The COTI Arbitration Layer is a decision protocol for a multipurpose court system able to solve every dispute type. It is COTI’s autonomous system that works as a decentralised third party to arbitrate disputes, from very simple to highly complex disagreements. Every step of the arbitration process (securing evidence, selecting jurors, etc.) is fully automated, with the exception of juror decisions, once a dispute reaches disagreement between the parties.
COTI does not rely on the honesty of a few individuals, but on game-theoretical economic incentives. It is based on a fundamental insight from legal epistemology: a court is an epistemic engine, a tool for ferreting out the truth about events from a confusing array of clues. An agent (jury) follows a procedure where an input (evidence) is used to produce an output (decision). COTI leverages the technologies of crowdsourcing, blockchain and game theory to develop an arbitration system that produces true decisions in a secure, efficient and inexpensive way.
The COTI payment system is designed to provide users with a new level of quality for this service. COTI is a complex and comprehensive solution, incorporating many important features on the protocol level. One of the most important services provided by COTI is arbitration.
The COTI Arbitration System provides users with a quick, reliable and inexpensive way to resolve disputes. This highly required feature is not possible with other cryptocurrencies, as COTI provides a ready-to-use service any customer can appeal to.
COTI’s Arbitration System is a decentralised application built on top of the COTI Trustchain that works as a decentralised third party to arbitrate disputes between buyers and sellers. It relies on game theoretic incentives in order for jurors to correctly rule cases. The result is a dispute resolution system that renders ultimate judgments in a fast, inexpensive, reliable and decentralised way.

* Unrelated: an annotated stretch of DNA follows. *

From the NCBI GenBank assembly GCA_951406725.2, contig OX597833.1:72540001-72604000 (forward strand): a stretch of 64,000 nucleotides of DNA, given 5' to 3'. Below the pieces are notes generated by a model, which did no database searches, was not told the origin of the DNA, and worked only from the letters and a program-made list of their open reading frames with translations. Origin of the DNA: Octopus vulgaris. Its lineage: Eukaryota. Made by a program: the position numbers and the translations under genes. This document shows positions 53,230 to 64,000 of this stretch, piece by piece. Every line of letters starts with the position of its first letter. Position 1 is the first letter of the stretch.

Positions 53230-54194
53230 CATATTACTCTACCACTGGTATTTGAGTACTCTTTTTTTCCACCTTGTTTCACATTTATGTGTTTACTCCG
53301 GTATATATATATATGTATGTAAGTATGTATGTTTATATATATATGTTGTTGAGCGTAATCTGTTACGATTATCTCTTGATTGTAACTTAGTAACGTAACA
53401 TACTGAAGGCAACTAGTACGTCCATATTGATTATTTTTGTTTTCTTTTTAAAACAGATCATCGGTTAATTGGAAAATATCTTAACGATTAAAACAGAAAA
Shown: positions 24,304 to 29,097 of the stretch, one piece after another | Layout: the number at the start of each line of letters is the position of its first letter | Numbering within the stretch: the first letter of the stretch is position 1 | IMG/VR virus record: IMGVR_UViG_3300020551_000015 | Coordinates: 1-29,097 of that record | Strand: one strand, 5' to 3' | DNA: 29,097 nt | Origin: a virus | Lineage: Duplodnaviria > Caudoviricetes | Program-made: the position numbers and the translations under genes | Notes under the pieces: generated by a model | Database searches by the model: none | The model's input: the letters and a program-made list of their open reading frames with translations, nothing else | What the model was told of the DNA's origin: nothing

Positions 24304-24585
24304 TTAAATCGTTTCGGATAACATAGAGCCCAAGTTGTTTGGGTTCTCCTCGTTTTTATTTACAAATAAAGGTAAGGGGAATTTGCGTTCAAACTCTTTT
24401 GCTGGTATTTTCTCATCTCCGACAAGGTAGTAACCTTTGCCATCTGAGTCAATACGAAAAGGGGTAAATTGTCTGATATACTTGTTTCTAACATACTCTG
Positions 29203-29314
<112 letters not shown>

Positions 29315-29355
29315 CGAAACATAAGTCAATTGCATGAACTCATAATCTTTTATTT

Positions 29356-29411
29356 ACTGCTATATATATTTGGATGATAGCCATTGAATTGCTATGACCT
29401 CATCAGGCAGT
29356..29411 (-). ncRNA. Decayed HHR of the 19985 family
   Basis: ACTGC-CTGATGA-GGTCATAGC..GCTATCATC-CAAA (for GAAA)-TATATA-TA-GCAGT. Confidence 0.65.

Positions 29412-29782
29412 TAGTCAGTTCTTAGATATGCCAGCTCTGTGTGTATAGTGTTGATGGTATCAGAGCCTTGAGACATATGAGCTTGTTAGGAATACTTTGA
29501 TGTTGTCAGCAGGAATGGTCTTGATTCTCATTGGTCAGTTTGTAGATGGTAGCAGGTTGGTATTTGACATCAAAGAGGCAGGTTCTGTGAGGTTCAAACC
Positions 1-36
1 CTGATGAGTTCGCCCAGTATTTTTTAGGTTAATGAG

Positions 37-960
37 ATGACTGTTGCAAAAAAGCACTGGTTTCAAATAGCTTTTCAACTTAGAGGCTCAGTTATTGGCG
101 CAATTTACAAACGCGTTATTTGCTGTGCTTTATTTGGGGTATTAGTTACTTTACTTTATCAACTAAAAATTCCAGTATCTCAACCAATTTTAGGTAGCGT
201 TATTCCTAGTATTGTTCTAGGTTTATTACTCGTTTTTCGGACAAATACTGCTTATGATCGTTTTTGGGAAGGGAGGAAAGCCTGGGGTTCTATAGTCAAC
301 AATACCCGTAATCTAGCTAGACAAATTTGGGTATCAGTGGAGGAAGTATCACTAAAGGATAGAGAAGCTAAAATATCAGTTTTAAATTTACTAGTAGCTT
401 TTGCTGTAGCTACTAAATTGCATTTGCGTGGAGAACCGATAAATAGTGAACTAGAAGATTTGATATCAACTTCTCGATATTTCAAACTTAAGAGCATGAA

In the COTI Arbitration System disputes are resolved by an arbitrator jury randomly picked from a large pool of highly trusted network participants. The process of forming the arbitrator jury, decision and settlement is decentralised and cannot be biased by any party.
This document describes the complete set of rules, principles and architecture of the COTI Arbitration System.
Jurors rule disputes in order to collect arbitration fees. They are incentivised to rule honestly because after a dispute is over, jurors whose vote is not coherent with the group will lose arbitration fees that will be given to coherent jurors. After the COTI Arbitration System has reached a decision on the dispute, tokens are unfrozen and redistributed among jurors. The redistribution mechanism is inspired by the Schelling Coin, where jurors gain or lose arbitration fees depending on whether their vote was consistent with the other jurors.
Small disputes are defined as training disputes for new arbitrators for which the network will favor assignment, while still making sure that at least one veteran arbitrator is added to the poll.
We will assume a jury member voted coherently if he/she voted for the option chosen by the majority. The amount of tokens lost from the arbitration fee per incoherent juror is : α ⋅ min activate ⋅ weight. The α parameter determines the number of tokens to be redistributed after a ruling. It is an endogenous variable that will be defined by the governance mechanism as a consequence of the internal dynamics of the voting environment. The min activate parameter is the minimum amount of tokens that can be activated in the dispute. The arbitration fees are divided between the coherent and incoherent parties proportionally to their weight. Parties are considered coherent if they voted as the majority.
You can see an example of token redistribution in the figure below:
An example of the distribution of $100 dispute fees:
How to calculate the fee percentage for each arbitrator: